“I obtain the most beautiful colors from flower petals, the most beautiful shapes from seeds and seed pods. The seeds of the African tulip*, a large tree with red flowers, that I brought with me from Suriname, are wonderful to work with. Airy, translucent, filling and at the same time creating space and depth.”
In her studio in Tuinplaas on the South African Cape, Jon Daamen is busily experimenting. She makes two-dimensional collages from natural material and thus portrays landscapes with great atmospheres. The type of creations for which she became well known when she lived and worked in Suriname. Because of her move to South Africa, her artistry was put on the back burner for many years, until an unexpected visit to her former home country rekindled the spark. Halfway through 2014 she was briefly in Suriname for the first time in 17 years. She left with a bag filled with seeds and pods. And with a heart filled with inspiration to start making art again.
But picking the thread back up after such a long hiatus is a struggle … She has explored Surinamese nature as few others have during the 25 years that she lived there. She is not as yet familiar with African plants; she has never before worked with them.
“I struggle with Cape landscapes, Surinamese skies and two kinds of light. And because my work is often suggestive, a mixture of accents and emptiness, it has to be just right to be recognizable for others. The images in my mind’s eye cannot be compared to the reality of here and now. Light in Suriname falls totally different from the way it does here, because here the sun sits much lower and throws much longer shadows. In the early mornings it often looks as though everything is bathed in silver and as night falls we have a more orange-tinted light. The long shadows give a lot of depth to the landscape.”
For her African work she uses, just as she did in Suriname, seeds, pods, dried leaves of shrubs, trees and flowers. But also ‘kapok’, tufts of horsehair that she finds in the barbed wire around her farm, feathers and insect wings. And sometimes also fish or turtle scales and the sloughed off skin of snakes, but only those that she finds, she doesn’t kill anything for it.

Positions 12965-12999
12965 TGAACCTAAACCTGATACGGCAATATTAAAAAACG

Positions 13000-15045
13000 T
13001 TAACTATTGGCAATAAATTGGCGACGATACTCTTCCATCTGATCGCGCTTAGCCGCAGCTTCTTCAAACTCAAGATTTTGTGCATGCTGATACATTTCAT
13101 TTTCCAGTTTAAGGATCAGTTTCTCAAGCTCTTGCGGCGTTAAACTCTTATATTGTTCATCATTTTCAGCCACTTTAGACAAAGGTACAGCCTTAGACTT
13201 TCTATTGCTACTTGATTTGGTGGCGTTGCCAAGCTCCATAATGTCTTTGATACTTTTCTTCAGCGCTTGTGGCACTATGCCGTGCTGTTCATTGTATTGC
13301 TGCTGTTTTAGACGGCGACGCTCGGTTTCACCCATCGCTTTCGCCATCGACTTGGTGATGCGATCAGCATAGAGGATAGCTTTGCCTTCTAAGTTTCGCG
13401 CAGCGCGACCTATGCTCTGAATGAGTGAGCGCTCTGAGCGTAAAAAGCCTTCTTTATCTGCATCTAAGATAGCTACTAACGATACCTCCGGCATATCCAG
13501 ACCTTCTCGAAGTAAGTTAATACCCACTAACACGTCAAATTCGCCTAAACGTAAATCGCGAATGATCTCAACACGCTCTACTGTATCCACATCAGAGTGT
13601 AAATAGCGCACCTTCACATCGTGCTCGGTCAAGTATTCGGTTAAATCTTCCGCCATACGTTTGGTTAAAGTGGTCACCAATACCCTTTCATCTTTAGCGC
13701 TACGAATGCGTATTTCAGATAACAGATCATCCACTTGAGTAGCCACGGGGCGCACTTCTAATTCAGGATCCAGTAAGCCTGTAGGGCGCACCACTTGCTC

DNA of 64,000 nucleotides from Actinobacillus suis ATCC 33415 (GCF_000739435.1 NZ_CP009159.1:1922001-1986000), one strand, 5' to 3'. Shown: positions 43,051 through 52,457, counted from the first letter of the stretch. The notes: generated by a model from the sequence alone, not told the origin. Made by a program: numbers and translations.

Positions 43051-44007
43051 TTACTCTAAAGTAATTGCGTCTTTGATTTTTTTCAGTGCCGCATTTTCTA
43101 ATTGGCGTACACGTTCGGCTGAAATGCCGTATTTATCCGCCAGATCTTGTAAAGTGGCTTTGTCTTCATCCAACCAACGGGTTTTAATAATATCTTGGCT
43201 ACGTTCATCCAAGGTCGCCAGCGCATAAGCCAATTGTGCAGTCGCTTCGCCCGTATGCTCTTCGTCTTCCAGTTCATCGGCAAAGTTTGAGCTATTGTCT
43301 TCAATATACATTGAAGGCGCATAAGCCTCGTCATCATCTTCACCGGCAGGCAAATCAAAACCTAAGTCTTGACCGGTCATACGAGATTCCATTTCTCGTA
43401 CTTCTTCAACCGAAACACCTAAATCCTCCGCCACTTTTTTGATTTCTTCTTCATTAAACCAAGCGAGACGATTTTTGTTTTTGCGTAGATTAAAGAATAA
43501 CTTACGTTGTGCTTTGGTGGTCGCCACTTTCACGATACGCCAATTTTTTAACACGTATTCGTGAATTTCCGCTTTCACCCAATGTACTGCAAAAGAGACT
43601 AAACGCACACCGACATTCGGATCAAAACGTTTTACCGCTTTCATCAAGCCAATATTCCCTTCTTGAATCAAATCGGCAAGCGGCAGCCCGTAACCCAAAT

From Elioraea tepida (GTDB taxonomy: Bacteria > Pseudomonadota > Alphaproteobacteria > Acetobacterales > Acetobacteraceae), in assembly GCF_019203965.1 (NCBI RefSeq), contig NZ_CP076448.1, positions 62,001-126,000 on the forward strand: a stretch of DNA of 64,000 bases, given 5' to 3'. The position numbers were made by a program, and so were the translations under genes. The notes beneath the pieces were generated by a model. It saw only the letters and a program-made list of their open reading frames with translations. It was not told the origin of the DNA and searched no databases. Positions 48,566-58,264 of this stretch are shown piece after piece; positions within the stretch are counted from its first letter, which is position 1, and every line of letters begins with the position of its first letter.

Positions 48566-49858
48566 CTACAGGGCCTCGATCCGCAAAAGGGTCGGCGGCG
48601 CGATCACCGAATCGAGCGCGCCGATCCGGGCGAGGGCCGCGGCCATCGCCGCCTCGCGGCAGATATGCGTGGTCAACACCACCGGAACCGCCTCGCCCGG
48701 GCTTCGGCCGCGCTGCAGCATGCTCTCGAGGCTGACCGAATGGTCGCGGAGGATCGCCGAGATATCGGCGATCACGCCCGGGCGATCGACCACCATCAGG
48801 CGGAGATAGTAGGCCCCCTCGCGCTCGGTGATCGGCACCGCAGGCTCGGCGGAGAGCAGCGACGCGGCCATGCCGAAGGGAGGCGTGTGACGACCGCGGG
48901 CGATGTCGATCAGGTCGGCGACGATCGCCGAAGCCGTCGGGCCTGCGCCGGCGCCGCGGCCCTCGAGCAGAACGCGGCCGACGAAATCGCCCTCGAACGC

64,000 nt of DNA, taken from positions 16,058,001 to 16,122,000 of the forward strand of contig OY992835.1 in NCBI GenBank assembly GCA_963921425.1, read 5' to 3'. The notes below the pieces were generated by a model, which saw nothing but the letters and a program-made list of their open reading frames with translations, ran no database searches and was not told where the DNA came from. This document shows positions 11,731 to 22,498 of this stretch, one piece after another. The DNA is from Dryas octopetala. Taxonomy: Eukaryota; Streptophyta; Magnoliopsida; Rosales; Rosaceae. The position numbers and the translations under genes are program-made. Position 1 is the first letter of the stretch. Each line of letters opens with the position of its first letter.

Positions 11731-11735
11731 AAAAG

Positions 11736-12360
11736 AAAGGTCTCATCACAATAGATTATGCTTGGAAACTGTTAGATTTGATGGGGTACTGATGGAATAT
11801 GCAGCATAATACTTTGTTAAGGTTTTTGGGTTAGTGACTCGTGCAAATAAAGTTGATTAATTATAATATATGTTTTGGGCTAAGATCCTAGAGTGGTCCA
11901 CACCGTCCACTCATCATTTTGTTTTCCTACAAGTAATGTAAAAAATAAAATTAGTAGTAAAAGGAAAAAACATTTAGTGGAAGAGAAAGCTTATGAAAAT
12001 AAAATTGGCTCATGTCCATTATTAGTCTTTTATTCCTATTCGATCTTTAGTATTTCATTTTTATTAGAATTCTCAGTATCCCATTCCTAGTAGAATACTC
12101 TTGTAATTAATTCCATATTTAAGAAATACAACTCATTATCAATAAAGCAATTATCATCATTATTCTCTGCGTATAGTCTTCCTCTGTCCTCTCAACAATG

Because of her residence on three continents, she recognizes forms and landscapes from all over, in all kinds of natural materials, even in stamen and cauliflowers. Only the surroundings are different. In South Africa everything is easy on the eye and arranged in planes and groups. Is that why the experimental collages that Jon Daamen currently makes are much fuller than what she previously did? She thinks this is indeed the case. “The images I make now are abstracter, wilder and fuller. Maybe because I do in fact miss the fullness, the messiness, the colorfulness of Paramaribo.”
On April 18 & 19, 2015, the collages of Jon Daamen were part of an exhibition in the Baardskeerdersbos Art Route, an attractive and much visited initiative from the artist village of the same name, where the painters, photographers, sculptors, ceramists and guest artists open their homes for the public three times a year. Incorporated in the work that Jon Daamen has shown there, are seeds obtained from the pods that she picked up under the Spathodea at the Van ’t Hogerhuysstraat in Paramaribo.
* Spathodea campanulata, better known as African Tulip
TEXT Chandra van Binnendijk
Chandra van Binnendijk (Paramaribo, 1953) is editor and publicist. From 1977 until 1988 she was part of the news editors of various newspapers and radio stations, and was a correspondent for various Caribbean media. After ten years she said goodbye to active journalism and is since focusing mostly on culture, art and history. She has co-written several art publications amongst which Twintig jaar beeldende kunst in Suriname 1975 – 1995 (Amsterdam, KIT Publishers,
1995) and she was author and compiler of the art catalogue Zichtbaar (Paramaribo, 2005) about the art collection of De Surinaamsche Bank. Recent publications in which she was involved as co-author and co-compiler are Bouwstenen voor een betere wereld. 250 jaar vrijmetselarij in Suriname (Paramaribo, 2011) and TOR. A People’s Business (Paramaribo, 2012).